The winter garden: Iceland

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The living room of Sigurjóns, carpenter, and his wife, Elin, at Vonarstræti 8, Iceland (possibly Reykjavik), between 1910 and 1930, by Magnús Ólafssonvia The Reykjavik Museum of Photography Commons on flickr (both photos).

I believe you can just see Sigurjóns beyond the doorway in one of the images. Elin must be the woman in traditional dress, and the other woman may be their daughter.

I don’t know if this photo was really taken in winter or not, although the tulips on the table could have come from a greenhouse in February.

The winter garden: Parmelee house

Washington conservatory, Library of CongressThe conservatory of “The Causeway,”  or James Parmelee house, Northwest Washington, D.C., 1919, by Frances Benjamin Johnston, via Library of Congress Prints and Photographs Division.

The estate has also been called Twin Oaks and Tregaron.  Its 1912 house still stands, and some of the land is a campus for the Washington International School.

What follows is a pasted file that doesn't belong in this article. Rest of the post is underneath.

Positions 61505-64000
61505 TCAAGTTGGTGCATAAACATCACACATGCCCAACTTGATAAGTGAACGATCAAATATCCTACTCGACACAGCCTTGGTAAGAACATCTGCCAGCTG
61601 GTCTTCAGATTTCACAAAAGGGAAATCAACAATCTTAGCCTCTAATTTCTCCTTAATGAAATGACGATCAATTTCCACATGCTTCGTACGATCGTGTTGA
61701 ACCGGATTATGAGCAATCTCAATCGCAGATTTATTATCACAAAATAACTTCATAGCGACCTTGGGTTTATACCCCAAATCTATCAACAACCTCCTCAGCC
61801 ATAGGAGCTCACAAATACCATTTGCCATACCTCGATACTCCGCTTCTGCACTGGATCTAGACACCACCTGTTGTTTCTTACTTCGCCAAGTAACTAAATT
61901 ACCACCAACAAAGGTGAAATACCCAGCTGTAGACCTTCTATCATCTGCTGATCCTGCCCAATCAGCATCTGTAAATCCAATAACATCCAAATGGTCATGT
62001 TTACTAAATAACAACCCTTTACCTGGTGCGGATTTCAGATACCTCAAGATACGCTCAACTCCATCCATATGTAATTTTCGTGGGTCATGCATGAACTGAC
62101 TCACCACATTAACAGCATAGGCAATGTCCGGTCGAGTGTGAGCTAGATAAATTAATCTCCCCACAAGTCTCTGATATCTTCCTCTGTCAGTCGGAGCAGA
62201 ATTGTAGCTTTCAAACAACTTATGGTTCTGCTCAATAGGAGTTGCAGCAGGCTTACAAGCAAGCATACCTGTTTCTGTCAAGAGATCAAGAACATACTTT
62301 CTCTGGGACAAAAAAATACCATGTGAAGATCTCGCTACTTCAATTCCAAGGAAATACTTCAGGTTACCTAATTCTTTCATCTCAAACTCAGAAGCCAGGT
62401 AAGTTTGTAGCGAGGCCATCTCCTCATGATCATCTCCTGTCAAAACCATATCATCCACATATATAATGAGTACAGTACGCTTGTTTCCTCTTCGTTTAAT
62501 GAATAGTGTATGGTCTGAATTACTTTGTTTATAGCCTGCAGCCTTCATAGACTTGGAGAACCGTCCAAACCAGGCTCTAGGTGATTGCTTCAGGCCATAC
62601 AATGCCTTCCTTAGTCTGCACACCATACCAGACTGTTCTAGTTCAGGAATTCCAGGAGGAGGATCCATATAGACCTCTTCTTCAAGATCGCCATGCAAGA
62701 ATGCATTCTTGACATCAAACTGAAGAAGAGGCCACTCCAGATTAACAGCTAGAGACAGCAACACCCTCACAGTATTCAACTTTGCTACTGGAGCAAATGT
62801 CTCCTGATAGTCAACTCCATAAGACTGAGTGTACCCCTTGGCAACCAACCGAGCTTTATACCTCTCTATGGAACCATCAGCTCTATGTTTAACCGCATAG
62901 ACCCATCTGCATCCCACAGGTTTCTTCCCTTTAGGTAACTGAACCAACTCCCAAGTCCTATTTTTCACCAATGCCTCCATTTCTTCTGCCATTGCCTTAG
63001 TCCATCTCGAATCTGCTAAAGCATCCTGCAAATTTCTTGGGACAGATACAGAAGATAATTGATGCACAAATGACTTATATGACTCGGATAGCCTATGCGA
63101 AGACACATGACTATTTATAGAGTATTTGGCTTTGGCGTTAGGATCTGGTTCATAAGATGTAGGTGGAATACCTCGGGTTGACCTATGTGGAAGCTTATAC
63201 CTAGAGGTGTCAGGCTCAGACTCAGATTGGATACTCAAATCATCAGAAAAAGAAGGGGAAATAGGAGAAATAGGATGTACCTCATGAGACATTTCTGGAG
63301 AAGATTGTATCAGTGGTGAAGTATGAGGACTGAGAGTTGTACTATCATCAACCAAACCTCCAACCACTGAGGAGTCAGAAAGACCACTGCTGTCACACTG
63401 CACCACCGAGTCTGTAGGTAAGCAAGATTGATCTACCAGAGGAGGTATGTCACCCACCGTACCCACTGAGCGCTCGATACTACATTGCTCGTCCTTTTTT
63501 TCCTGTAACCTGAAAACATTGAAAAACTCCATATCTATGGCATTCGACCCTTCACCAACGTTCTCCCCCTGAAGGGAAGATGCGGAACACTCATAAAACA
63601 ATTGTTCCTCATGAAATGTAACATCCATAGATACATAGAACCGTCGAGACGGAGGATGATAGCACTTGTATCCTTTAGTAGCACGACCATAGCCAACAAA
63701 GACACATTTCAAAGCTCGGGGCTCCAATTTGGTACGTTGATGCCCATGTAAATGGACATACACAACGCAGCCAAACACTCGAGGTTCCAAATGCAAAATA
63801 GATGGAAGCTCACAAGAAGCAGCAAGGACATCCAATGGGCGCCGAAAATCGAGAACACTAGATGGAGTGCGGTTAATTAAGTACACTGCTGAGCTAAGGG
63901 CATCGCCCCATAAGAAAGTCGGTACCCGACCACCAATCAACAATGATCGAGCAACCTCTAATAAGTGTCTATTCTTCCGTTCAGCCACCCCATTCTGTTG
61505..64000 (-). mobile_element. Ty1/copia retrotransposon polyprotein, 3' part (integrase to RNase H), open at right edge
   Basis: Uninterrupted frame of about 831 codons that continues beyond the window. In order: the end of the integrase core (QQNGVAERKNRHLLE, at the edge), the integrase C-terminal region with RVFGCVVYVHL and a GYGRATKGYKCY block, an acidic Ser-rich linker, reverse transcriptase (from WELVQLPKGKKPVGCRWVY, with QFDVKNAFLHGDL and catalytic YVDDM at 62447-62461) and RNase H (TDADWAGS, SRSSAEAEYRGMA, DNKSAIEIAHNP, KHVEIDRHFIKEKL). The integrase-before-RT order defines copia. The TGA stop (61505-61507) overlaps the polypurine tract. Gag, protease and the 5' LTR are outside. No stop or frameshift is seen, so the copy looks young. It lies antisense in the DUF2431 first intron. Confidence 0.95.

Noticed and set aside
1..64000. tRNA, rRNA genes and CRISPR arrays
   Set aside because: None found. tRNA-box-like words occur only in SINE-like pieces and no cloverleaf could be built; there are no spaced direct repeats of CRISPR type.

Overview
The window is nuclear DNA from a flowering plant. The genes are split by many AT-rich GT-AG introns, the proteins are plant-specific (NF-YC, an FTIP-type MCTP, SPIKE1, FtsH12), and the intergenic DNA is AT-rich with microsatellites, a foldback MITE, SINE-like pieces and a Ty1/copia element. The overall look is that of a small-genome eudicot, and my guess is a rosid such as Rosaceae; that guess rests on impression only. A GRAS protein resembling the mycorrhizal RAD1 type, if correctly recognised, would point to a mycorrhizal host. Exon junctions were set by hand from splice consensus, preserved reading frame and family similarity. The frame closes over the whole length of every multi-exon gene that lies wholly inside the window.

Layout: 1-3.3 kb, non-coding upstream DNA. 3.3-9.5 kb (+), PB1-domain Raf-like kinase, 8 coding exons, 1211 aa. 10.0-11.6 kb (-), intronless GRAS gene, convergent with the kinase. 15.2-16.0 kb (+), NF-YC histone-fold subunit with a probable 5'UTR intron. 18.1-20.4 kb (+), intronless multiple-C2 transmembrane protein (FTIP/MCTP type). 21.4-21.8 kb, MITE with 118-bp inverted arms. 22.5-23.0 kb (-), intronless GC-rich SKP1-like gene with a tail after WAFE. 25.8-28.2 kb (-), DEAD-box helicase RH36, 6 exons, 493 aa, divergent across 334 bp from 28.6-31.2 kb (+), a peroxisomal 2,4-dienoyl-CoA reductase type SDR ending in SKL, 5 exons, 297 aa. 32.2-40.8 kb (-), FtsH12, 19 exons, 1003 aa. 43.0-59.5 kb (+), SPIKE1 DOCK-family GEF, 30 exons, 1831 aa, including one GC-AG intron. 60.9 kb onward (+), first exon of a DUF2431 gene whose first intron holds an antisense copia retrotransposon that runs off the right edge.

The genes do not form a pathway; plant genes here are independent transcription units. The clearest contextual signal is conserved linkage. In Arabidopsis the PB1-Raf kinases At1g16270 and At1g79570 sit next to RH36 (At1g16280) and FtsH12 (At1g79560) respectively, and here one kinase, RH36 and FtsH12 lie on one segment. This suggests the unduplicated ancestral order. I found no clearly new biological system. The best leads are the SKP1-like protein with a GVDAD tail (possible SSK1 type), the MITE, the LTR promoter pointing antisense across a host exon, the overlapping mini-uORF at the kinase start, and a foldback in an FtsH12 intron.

James Parmelee was a Cleveland financier and co-founder of the National Carbon Company.

More winter gardens are here.

The winter garden: palms

Winter garden:enclos*ure - Glover House, via Library of Congress“Glover House, Washington, D.C.(?),” c. 1900, a cyanotype by Frances Benjamin Johnston, via Library of Congress Prints and Photographs Division.

I haven’t been able to find out anything certain about Glover House.  It seems possible that it was the home of Charles Carroll Glover, who purchased and then donated the land for Rock Creek Park in Washington, D.C., in the 1870s. (He lived at “Westover,” at 4300 Massachusetts Ave., N.W., which is now a modern townhouse development.)

He and  Johnston moved in the same social circles at the turn of the 19th century. As part of her photography business, she took pictures of the homes of many wealthy Washingtonians (and the White House).

Three more winter gardens are here.

The palm at the end of the mind,
Beyond the last thought, rises
In the bronze decor. . .

Wallace Stevens, from “Of Mere Being